|dc.description.abstract||Objective: The objective of this study was to further develop the sheep model
for periodontal surgical training to undergraduate students, and compare it to the more
commonly used pig model.
Method: Periodontal measurements as pocket depth and gingival width were
measured on a total number of 10 sheep and 9 pigs, and a pre-established list of surgical
procedures were performed on both types of specimen in different areas of the dentition;
gingivectomy, modified access flap with simple sutures, coronally advanced flap with
sling suture, apically repositioned flap with periosteal suture, papilla preservation flap,
GTR with membranes and distal wedge procedure. Quality, suitability for the respective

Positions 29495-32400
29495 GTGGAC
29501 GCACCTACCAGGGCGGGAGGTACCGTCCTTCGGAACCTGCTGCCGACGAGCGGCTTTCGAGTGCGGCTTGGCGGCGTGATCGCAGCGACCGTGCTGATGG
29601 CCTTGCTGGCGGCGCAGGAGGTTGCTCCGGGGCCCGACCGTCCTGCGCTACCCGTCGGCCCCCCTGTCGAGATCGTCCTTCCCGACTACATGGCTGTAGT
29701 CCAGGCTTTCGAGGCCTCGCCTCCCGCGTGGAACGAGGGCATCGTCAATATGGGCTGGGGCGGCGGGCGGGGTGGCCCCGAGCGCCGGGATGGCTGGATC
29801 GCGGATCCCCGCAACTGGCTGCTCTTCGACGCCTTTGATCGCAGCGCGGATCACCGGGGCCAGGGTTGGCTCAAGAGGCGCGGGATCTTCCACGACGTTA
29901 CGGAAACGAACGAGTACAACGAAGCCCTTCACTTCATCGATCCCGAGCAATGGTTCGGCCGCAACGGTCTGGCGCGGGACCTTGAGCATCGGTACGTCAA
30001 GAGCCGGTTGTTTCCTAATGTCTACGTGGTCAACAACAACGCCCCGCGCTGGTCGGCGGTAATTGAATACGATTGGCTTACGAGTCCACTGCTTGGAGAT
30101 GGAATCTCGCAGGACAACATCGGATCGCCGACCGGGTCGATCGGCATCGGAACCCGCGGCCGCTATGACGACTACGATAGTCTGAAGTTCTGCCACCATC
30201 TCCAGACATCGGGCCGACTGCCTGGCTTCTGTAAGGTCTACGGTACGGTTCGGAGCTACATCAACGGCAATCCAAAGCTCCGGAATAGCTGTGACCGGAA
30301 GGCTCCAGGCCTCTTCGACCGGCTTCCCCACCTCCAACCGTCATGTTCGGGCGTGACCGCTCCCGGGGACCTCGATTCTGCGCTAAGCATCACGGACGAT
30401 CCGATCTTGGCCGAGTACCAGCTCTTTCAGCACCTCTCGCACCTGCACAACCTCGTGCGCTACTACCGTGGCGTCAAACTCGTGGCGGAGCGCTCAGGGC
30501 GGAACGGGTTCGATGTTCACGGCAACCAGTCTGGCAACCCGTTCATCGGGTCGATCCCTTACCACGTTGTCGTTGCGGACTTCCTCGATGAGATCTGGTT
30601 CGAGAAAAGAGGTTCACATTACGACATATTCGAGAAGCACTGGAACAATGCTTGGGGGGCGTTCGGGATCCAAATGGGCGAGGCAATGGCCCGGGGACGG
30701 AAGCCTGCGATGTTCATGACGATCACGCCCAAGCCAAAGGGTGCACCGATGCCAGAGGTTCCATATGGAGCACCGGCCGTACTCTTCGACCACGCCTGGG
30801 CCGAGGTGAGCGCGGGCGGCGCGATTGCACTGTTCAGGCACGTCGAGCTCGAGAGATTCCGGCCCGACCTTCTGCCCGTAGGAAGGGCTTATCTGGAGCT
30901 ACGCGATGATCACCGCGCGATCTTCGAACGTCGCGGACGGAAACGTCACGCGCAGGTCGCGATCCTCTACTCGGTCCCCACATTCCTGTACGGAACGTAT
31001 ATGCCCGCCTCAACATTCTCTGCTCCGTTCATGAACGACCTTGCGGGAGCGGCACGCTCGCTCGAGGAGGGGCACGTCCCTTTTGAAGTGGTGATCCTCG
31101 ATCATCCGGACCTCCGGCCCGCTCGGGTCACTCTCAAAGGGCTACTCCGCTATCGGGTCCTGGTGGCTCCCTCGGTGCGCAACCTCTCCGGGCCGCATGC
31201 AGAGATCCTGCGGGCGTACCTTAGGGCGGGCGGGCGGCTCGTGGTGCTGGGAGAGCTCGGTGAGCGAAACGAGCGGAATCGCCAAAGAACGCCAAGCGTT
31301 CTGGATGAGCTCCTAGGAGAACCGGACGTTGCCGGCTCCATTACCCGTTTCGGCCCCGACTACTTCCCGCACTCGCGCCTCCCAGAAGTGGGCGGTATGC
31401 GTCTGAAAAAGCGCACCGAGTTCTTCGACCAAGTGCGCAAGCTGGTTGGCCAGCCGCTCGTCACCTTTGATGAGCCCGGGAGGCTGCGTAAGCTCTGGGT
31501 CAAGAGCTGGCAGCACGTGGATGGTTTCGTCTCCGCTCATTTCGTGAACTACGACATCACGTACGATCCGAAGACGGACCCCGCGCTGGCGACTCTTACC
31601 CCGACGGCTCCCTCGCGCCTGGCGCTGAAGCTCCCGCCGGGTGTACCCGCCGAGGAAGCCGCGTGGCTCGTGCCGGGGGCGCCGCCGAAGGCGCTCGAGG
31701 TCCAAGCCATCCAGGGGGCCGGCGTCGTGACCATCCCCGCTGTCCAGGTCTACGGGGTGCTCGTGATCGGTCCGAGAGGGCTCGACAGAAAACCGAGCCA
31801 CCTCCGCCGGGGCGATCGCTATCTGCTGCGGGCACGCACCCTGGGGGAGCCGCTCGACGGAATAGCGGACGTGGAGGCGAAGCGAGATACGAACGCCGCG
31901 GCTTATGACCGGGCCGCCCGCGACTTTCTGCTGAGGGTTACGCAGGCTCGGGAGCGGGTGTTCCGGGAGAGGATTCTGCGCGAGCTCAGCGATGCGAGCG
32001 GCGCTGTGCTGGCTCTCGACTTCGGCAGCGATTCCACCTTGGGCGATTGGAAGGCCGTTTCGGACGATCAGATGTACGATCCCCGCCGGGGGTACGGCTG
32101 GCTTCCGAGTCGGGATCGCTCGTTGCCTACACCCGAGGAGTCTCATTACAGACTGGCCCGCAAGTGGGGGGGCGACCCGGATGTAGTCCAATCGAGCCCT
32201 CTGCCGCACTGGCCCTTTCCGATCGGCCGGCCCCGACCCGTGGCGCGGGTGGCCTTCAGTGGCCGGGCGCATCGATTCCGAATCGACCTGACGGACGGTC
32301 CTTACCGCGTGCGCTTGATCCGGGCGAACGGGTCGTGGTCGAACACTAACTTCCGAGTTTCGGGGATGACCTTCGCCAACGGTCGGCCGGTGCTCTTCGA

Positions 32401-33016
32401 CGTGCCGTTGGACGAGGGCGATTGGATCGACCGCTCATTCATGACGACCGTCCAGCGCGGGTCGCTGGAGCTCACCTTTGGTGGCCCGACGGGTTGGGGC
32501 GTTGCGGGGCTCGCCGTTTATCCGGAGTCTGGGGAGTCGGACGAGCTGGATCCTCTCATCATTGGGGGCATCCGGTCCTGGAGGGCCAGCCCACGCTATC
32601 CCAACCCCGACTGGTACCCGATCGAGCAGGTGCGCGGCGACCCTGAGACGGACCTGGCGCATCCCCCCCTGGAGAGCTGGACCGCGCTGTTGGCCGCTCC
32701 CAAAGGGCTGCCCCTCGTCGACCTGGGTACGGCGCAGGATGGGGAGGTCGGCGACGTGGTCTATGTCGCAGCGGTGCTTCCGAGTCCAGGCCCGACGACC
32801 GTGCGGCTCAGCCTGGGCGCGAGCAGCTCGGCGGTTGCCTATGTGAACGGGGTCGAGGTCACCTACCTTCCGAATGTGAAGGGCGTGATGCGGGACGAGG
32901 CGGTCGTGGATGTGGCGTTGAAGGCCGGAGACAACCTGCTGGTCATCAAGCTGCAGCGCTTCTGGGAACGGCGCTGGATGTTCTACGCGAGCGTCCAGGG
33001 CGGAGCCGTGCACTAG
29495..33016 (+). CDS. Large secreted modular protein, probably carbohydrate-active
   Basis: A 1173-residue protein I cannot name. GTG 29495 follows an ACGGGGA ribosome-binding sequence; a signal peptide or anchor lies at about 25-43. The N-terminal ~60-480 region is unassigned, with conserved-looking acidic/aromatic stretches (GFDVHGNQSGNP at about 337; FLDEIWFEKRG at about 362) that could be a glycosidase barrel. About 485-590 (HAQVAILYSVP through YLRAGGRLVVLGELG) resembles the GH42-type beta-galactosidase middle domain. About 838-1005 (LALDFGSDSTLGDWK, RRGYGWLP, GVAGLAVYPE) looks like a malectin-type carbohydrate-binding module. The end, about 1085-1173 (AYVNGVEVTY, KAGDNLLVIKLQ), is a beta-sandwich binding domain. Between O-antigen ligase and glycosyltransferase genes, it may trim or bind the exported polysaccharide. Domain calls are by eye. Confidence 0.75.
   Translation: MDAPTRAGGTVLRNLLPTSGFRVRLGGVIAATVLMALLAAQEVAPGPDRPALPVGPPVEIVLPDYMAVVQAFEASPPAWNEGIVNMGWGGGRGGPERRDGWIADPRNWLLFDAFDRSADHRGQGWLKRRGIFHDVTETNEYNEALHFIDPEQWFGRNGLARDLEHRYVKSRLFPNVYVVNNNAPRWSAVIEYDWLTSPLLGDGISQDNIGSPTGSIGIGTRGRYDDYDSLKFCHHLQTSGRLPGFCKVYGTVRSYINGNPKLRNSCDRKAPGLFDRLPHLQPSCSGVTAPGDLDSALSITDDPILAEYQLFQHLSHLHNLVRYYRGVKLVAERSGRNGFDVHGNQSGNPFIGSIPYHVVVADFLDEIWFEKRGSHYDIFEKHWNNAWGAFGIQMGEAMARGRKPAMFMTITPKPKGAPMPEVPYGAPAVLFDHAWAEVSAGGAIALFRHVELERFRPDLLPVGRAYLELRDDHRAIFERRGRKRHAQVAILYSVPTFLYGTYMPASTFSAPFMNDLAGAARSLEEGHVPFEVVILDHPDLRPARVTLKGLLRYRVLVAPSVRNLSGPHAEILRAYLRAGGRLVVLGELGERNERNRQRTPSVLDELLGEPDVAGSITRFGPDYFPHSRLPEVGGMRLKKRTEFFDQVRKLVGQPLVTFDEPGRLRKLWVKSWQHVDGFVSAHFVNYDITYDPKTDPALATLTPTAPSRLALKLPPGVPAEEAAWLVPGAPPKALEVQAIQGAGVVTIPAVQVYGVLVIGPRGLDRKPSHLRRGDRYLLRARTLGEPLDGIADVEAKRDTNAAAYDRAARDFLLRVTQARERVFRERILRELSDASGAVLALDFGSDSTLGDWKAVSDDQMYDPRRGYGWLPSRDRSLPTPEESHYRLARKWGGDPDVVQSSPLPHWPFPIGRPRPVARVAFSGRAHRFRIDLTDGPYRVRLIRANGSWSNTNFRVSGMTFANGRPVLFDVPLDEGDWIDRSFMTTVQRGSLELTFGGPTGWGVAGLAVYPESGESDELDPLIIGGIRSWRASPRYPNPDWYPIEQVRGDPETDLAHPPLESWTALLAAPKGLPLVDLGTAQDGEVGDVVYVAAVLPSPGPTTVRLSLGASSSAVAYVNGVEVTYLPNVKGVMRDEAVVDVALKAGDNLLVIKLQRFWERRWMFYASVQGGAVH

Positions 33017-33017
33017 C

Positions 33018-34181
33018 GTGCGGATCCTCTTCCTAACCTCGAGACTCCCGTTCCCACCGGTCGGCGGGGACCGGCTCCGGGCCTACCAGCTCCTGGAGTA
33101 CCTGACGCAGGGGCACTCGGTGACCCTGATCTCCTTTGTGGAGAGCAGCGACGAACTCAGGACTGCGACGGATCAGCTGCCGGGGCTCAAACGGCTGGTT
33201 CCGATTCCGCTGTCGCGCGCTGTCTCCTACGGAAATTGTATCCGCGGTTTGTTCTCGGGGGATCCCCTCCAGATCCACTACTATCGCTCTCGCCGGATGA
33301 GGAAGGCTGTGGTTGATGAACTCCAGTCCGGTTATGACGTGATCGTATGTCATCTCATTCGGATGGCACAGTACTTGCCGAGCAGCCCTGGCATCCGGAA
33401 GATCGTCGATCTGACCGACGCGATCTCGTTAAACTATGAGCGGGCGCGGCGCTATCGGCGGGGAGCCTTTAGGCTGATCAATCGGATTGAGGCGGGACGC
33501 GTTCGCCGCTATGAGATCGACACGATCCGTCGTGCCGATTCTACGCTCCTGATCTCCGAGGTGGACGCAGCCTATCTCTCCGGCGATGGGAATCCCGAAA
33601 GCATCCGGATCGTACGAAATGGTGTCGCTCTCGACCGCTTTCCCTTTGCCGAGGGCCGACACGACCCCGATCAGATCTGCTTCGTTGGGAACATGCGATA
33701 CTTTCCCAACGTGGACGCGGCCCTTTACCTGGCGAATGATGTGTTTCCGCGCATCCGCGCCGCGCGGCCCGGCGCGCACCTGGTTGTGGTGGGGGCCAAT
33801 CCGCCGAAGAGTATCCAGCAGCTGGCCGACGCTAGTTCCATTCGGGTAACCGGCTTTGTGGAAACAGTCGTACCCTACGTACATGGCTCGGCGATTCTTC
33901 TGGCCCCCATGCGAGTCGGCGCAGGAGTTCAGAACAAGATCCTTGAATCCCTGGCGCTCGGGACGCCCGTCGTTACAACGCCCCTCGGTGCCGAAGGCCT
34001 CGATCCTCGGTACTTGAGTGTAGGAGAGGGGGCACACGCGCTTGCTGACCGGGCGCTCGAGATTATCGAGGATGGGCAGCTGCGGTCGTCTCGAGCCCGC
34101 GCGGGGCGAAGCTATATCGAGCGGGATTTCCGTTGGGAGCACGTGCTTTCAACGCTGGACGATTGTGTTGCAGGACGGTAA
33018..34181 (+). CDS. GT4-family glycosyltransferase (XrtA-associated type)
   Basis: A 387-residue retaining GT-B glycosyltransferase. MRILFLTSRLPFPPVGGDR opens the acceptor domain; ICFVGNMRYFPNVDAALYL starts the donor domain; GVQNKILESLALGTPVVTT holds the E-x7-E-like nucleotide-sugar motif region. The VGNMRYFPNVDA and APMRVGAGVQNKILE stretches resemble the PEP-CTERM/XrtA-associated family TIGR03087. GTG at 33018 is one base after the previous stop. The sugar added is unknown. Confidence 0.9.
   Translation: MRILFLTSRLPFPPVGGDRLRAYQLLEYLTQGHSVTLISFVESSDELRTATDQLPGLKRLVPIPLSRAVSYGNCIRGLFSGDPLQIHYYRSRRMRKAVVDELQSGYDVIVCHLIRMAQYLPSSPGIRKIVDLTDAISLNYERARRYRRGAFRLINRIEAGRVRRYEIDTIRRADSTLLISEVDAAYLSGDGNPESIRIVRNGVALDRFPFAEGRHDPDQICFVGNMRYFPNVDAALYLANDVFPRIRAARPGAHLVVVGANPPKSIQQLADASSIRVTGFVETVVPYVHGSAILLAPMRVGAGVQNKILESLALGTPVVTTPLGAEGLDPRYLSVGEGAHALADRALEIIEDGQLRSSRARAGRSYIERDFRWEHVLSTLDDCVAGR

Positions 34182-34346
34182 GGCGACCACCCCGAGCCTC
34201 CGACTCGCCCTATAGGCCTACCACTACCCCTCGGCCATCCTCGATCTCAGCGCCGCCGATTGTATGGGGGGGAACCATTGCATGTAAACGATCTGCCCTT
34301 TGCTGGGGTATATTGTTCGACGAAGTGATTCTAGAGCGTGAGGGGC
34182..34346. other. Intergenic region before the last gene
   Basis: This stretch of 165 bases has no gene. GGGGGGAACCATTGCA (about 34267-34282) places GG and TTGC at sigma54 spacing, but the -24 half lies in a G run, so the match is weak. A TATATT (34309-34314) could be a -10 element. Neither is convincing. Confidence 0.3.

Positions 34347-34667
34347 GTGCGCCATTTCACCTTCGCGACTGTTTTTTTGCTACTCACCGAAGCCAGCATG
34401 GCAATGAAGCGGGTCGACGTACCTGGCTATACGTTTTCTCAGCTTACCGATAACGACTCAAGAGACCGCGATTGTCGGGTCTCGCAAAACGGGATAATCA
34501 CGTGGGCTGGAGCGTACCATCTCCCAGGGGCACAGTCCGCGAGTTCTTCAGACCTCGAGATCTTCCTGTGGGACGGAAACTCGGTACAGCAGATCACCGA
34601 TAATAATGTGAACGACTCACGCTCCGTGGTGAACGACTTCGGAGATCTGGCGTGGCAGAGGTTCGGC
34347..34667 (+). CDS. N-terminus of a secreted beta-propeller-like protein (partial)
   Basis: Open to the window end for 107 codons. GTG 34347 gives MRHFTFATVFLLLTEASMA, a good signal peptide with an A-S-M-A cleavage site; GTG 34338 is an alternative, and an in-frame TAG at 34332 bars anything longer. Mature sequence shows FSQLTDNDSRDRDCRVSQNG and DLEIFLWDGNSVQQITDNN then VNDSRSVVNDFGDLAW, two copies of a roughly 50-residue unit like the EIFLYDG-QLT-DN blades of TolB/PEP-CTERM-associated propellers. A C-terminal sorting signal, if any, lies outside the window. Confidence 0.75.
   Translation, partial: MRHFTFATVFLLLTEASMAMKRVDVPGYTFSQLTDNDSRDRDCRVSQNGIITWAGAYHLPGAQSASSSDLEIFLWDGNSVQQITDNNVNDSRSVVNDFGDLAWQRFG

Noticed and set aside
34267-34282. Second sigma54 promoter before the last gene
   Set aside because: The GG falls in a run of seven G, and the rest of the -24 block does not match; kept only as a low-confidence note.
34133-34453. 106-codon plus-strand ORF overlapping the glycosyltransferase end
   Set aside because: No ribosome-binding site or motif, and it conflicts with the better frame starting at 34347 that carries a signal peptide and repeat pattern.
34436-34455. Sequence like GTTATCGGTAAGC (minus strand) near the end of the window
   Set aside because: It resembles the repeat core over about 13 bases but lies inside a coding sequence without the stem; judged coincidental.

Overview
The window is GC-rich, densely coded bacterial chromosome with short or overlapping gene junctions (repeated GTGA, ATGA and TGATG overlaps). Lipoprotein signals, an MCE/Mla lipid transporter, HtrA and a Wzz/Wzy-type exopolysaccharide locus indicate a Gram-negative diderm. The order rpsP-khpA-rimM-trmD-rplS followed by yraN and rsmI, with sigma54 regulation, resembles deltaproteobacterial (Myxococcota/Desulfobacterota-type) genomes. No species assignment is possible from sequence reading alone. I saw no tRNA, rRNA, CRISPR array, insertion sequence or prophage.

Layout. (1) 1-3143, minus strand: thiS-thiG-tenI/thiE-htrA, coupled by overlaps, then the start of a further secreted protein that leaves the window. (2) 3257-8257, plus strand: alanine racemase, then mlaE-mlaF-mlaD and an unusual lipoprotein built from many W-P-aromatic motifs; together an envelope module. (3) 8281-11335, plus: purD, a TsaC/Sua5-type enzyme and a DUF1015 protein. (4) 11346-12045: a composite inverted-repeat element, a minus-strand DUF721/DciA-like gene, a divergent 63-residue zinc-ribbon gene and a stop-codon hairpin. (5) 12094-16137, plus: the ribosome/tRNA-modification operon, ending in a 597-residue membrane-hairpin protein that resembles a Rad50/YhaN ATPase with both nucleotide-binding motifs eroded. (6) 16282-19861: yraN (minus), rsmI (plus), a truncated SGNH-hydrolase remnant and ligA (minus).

surgeries, and similarity to human conditions were addressed.
Result: Mean probing depths in sheep mandible were 2.59 mm and 2.26 in the
pig mandible, but statistical analysis showed no significant difference except when only
the molar measurements were compared. Most surgical procedures could be performed
in both specimens, apart from the papilla preservation flap which was difficult to perform
in both specimen, and classified as not suitable in the pig. The anterior area in the pig
was generally not suitable for any exercise of periodontal surgery, due to morphology
inconsistent with human conditions. Instructive standardized picture sequences were
created to facilitate training among undergraduates, and a practical session was held for
8th semester students to practically implement the sheep model at a teaching institution.
Conclusion: The sheep model is a valid option as a teaching model for undergraduate
students, compared to the widely used pig model.||en